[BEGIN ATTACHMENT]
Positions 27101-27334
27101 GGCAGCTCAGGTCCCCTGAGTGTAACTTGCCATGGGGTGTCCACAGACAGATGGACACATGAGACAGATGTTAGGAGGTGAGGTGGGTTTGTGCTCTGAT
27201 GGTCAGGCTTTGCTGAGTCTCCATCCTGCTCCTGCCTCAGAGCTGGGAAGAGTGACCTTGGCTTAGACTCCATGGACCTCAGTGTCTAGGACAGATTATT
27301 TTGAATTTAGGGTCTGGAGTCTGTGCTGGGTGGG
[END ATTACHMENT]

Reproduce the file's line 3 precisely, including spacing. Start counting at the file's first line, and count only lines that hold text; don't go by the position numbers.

27201 GGTCAGGCTTTGCTGAGTCTCCATCCTGCTCCTGCCTCAGAGCTGGGAAGAGTGACCTTGGCTTAGACTCCATGGACCTCAGTGTCTAGGACAGATTATT